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The Amazon-Whole Foods delivery service may actually be a good thing for other grocers (AMZN, KR, SFM, WMT)

Kimberly Chin
Whole Foods

Business Insider


  • Amazon said it's testing a two-hour grocery delivery service with the recently-acquired Whole Foods Market.
  • Shares of major grocery stores fell on the news.
  • One analyst believes the move creates a "buying opportunity" for grocers, especially Kroger.


While shares of the major grocery stores fell Thursday on the news that Amazon is testing a two-hour grocery delivery service from Whole Foods, investors should see this as an opportunity to scoop up shares. 

Adopting the "buy at the dip" mentality, Jefferies analyst Christopher Mandeville sees the news as an opportunity for investors to buy other grocery stocks on the cheap.

"Today's grocery stocks' reactions to the WFM/AMZN 2-hr. delivery news, [especially] for KR [Kroger], is unwarranted in our view and we'd suggest investors be buyers of the dip as the pullback creates an improved set-up for 4Q17 earnings and increases the discount to what [long-term] value we see is attainable," Mandeville wrote in a note to clients.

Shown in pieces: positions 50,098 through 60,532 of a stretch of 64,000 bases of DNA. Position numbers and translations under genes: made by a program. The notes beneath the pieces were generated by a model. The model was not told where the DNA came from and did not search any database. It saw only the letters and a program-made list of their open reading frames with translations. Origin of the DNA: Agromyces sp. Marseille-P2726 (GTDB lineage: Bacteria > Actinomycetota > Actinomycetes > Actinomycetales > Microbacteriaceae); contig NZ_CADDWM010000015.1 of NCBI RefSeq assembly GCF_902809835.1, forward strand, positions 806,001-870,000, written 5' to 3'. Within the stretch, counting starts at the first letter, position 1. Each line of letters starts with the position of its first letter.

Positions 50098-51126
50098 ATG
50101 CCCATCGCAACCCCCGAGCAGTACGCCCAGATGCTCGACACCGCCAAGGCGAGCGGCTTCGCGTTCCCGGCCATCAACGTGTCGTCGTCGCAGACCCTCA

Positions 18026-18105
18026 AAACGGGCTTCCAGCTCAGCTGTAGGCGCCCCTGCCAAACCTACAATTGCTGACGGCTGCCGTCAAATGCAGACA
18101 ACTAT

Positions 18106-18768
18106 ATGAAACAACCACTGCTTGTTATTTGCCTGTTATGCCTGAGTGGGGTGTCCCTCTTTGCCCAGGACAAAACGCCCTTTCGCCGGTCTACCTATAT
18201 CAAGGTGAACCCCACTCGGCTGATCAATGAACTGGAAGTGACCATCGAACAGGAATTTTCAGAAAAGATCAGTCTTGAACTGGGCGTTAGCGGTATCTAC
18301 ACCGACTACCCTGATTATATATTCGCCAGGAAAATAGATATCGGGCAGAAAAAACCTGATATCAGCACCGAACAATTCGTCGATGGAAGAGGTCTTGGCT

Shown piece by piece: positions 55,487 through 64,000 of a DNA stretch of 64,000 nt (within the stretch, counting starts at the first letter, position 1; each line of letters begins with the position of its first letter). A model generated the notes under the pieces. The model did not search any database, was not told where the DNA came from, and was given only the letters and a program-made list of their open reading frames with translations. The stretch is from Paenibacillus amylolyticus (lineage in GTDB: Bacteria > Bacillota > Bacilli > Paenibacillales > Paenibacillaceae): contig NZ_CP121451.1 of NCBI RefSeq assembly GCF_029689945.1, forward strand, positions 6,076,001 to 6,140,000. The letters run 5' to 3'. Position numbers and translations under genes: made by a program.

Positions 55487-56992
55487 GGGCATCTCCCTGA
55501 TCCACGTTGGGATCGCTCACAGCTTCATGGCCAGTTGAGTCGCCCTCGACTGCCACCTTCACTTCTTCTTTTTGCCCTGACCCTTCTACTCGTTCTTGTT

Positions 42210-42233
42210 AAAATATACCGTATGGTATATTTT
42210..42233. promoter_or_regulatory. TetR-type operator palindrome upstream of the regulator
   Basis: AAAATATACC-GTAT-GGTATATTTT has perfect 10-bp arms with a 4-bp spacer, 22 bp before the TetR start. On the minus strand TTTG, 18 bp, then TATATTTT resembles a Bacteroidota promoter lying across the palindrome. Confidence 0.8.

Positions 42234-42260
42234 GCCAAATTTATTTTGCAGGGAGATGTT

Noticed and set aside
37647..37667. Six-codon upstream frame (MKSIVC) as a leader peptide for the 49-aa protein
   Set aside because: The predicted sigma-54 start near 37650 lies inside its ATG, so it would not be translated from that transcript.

He said that while the move may eventually force grocery retailers to narrow the window of time to deliver goods, it does not mean customers will immediately rush into this service. He noted that most customers already have a method of ordering online, such as Instacart and Postmates, and that Amazon’s service is limited to Prime members in Cincinnati; Dallas; Austin, Texas; and Virginia Beach, Virginia.

Mandeville added that grocers like Kroger have done a good job closing the competitive gap. Kroger is rapidly expanding its online delivery options, offering competitive timing, such as four-hour same-day service, greater convenience, and digital coupons, which helps the consumer "capture better value."

Walmart has made a significant push into offering its own same-day delivery services through its acquisitions of Bonobos, Jet.com, and Parcel. Matthew Fassler, an analyst at Goldman Sachs, said that Walmart's strategy to target middle-income consumers in smaller metropolitan areas is compelling.

"Retail is still subject to significant disruption, while WMT, we think, is still very much in control of its own destiny," Fassler told investors.

Here's how shares of major grocery stores performed Thursday:

Read more about why Goldman Sachs believes Walmart is 'in control of its own destiny.'

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